Turning off your brain before bed can be more difficult than we think. From the desire to scroll social media to dealing with daily work and family stress, the road to slumber town can have many bumps along the way.
If you’re having trouble drifting off, you’re definitely not alone. “Up to a third of adults, at some point in time, have trouble with sleep and insomnia,” says functional medicine specialist Melissa Young, MD. Meditation is an excellent tactic for calming your mind and priming your body for sleep.
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Dr. Young explains what sleep meditation is, how it works and its many benefits.
Sleep meditation is a practice that helps prepare your body and mind for sleep. Especially if you have anxiety or insomnia, it can be hard to just jump into bed and fall asleep as soon as your head hits the pillow. According to Dr. Young, stress, pain and anxiety are the most common factors that can interrupt our sleep and keep us awake at night.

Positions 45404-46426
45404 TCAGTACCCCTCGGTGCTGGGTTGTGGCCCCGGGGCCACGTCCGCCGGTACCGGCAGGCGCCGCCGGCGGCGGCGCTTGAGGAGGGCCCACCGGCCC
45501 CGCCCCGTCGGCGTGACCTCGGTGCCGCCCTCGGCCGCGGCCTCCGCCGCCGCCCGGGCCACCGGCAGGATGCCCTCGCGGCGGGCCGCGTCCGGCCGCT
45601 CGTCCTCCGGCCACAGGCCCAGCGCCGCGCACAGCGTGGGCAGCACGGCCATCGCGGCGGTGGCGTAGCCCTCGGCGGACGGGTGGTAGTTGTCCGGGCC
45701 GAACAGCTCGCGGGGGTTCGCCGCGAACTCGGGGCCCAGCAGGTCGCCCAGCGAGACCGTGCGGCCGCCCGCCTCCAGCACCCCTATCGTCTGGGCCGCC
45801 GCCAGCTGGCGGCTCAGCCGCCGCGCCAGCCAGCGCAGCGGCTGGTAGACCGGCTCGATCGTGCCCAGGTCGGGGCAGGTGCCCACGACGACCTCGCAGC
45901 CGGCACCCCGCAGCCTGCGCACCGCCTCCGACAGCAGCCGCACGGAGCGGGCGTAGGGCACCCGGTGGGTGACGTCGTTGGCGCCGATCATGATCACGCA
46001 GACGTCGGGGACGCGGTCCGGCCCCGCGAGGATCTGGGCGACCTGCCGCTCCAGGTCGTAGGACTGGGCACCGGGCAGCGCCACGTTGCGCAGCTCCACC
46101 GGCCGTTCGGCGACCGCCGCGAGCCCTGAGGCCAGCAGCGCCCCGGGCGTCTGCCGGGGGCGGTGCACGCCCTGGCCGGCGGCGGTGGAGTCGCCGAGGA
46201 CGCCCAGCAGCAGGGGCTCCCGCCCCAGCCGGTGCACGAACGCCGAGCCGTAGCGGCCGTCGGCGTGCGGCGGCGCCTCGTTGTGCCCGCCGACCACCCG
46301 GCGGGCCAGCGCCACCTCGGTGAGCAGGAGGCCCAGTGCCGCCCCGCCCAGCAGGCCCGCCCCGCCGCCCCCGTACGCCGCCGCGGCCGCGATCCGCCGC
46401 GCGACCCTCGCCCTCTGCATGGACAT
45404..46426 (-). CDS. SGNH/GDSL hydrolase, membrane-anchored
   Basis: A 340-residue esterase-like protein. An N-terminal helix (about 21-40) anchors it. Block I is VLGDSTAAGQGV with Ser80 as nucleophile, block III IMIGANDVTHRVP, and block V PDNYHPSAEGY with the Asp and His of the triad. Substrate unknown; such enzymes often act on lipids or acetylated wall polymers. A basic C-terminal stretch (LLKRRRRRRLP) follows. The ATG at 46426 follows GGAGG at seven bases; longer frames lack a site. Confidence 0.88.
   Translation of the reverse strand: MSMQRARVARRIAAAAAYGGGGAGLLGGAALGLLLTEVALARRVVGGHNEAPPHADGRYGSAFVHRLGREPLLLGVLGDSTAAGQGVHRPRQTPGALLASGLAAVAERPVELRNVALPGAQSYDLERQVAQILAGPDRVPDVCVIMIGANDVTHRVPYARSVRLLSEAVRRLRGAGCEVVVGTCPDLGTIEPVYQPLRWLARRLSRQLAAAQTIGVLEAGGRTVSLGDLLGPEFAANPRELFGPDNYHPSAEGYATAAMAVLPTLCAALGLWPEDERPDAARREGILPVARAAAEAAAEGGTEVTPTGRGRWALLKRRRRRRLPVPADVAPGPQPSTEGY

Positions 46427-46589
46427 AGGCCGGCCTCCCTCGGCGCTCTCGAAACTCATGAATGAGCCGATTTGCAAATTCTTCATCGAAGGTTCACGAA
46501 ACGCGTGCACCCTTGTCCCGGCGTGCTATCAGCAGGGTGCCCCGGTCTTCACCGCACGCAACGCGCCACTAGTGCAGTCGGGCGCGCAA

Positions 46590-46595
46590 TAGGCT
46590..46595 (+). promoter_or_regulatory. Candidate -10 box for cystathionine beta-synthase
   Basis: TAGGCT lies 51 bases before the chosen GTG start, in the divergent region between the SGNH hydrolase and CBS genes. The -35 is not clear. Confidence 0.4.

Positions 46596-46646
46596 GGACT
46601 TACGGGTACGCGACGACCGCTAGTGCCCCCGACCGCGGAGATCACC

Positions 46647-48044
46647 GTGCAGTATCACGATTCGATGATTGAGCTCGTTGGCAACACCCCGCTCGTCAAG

So, think of it as a wind-down button that preps your body and mind for a sleep state through mindful exercises that specifically focus on relaxing your body and mind.
“All of this helps our body and mind move into a more relaxed state, making it easier to transition to sleep,” says Dr. Young.
Some examples of sleep meditations tools include:
If meditation is completely new to you, it might feel a bit overwhelming to know where to start. That’s why it’s good to consider guided meditation if you need a blueprint for how to get started. (Don’t worry, we’ll give you one in just a moment.)